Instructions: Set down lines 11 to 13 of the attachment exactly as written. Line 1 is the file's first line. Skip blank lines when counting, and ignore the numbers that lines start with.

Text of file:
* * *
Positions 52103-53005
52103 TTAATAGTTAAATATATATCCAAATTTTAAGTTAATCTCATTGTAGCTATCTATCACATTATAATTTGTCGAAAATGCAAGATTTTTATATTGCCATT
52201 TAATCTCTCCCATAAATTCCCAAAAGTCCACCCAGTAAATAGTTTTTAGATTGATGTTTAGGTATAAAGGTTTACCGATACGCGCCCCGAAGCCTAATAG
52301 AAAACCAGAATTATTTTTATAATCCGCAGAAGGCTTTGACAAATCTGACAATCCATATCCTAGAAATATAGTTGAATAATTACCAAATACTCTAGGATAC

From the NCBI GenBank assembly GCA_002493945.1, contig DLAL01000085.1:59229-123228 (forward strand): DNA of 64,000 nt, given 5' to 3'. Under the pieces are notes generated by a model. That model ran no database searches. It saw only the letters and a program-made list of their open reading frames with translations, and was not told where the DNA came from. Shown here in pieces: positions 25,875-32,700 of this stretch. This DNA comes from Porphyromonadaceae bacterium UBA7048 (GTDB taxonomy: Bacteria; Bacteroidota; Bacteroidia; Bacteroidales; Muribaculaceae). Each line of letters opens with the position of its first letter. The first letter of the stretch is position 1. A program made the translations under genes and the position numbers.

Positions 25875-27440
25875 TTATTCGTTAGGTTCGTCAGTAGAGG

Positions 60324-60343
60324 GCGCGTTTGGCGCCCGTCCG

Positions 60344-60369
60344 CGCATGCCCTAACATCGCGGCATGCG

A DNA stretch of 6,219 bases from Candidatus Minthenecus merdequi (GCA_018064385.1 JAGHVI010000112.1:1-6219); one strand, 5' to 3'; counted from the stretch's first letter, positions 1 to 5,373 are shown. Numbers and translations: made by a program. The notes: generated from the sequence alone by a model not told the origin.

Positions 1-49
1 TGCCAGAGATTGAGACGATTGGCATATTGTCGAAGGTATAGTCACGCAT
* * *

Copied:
60344 CGCATGCCCTAACATCGCGGCATGCG

A DNA stretch of 6,219 bases from Candidatus Minthenecus merdequi (GCA_018064385.1 JAGHVI010000112.1:1-6219); one strand, 5' to 3'; counted from the stretch's first letter, positions 1 to 5,373 are shown. Numbers and translations: made by a program. The notes: generated from the sequence alone by a model not told the origin.

Positions 1-49